RUPERT, Idaho — Wondering which of three breeds would be most productive and profitable for his dairy, Leland Hansen bought Holstein, Guernsey and Jersey cows in the late 1930s for his farm near Twin Falls, Idaho.

“He kept them all separate and kept track of the feed costs and what he sold the milk for,” said his grandson, John Hansen, 55, who now runs the family dairy his grandfather started.

“It was an easy decision. He kept the Jerseys,” Hansen said. “They’re easygoing and productive without needing as much feed as a Holstein. We still have the genetics from those 50 cows in our herd.”

They became the foundation of Hansen Quality Jerseys north of Rupert. The milk from the Hansens’ dairy, prized for its high fat content, is sold to Gossner Foods in nearby Heyburn and is made into Swiss cheese.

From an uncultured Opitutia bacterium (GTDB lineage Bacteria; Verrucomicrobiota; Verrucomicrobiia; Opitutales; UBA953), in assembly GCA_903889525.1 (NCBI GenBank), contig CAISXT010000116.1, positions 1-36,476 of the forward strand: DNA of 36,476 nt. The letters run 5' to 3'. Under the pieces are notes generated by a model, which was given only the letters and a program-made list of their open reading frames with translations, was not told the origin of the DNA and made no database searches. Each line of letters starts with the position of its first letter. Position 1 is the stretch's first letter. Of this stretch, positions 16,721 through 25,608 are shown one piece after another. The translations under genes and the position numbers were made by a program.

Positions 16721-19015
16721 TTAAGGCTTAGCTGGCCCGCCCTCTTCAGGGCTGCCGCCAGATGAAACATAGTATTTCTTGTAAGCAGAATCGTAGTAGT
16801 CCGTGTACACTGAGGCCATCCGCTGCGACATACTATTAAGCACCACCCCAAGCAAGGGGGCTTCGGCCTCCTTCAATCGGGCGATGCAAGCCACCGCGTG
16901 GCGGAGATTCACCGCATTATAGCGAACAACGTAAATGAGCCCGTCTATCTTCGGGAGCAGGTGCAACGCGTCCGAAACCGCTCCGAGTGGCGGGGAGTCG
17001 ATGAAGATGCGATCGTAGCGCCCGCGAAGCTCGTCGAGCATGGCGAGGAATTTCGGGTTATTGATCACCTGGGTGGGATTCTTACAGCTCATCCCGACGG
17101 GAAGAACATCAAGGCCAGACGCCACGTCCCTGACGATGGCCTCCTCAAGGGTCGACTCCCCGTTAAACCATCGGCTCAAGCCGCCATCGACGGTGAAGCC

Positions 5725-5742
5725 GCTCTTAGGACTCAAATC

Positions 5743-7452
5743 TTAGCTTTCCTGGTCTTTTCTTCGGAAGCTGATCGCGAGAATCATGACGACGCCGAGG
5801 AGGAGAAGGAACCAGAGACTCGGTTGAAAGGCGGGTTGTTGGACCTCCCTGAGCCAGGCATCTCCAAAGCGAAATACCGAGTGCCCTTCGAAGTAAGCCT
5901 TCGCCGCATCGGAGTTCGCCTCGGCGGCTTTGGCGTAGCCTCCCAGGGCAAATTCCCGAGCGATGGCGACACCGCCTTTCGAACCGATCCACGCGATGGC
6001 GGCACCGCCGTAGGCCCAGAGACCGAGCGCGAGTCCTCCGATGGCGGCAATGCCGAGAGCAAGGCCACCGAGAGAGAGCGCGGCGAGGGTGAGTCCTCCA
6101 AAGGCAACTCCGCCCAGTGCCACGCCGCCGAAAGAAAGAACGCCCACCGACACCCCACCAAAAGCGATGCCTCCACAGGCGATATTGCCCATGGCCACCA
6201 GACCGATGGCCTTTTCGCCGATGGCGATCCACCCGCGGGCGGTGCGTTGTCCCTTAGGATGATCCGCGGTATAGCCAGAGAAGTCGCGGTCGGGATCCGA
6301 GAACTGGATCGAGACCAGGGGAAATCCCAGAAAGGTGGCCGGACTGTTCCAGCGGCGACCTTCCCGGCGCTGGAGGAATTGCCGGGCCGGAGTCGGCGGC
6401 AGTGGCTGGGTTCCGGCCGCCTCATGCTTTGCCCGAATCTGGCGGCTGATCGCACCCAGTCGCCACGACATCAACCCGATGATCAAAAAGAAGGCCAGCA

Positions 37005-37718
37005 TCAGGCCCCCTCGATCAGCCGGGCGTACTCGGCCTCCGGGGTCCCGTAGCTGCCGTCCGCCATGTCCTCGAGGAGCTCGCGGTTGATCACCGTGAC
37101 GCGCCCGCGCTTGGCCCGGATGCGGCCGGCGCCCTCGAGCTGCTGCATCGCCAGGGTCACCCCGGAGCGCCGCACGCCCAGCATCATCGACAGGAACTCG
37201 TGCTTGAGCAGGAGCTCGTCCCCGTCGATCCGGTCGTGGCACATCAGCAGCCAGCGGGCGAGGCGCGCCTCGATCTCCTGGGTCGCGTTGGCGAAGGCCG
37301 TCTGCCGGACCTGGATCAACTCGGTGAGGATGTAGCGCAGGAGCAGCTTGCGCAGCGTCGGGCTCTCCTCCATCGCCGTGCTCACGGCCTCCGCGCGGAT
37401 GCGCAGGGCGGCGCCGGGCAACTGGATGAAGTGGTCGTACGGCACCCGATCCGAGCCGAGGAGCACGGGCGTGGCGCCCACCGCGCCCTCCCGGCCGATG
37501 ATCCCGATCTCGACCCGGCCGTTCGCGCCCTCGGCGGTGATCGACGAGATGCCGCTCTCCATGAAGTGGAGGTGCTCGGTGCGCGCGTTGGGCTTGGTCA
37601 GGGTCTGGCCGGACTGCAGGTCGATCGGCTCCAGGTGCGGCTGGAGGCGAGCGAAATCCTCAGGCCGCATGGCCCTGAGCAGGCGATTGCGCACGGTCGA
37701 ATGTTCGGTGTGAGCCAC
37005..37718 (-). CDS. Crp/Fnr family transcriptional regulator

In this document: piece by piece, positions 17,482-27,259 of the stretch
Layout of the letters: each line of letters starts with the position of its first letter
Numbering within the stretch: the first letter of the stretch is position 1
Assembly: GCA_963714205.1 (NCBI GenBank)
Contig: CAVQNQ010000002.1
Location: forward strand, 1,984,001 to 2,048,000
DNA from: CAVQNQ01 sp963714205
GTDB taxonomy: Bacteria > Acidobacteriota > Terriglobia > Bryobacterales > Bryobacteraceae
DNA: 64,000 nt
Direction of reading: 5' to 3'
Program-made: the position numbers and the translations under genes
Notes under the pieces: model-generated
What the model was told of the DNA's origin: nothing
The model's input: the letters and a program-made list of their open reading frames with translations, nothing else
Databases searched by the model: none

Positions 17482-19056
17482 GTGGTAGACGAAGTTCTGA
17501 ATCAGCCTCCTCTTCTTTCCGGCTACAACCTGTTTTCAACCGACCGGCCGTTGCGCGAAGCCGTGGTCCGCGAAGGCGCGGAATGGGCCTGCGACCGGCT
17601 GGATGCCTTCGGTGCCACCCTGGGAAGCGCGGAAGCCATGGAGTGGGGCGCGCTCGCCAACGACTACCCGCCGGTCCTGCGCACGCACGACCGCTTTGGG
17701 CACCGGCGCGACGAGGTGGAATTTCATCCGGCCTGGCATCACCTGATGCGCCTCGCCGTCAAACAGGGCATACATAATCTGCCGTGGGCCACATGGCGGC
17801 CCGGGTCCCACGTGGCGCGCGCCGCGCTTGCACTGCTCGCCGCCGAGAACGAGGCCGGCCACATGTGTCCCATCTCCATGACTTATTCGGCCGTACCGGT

“Grandpa moved the business from Twin Falls up here to Rupert in 1956,” Hansen said. “My dad and his brothers came, too, so I grew up in the business along with my cousins.”

Hansen and his cousins run the dairy in partnership. About a decade ago, they expanded from 1,000 to 3,000 cows. Wanting to diversify the genetics of the herd, Hansen bought Jerseys from dairies in Oregon and California.

To accommodate the extra milk production due to the expansion, Hansen built a rotary milking facility.

The business provides jobs for 40 employees.

“Our daughter and son are involved with running the dairy along with my cousins’ sons,” he said.

The Hansens and their extended family also grow feed for their Jerseys. On 9,000 acres, they raise hay, corn silage, and grain for the dairy as well as barley, sugar beets and potatoes.

“We’re grateful our Jersey dairy has provided a livelihood for all of us,” Hansen said. “Running a dairy is tough these days, but we’re glad to be able to continue our family’s heritage.”

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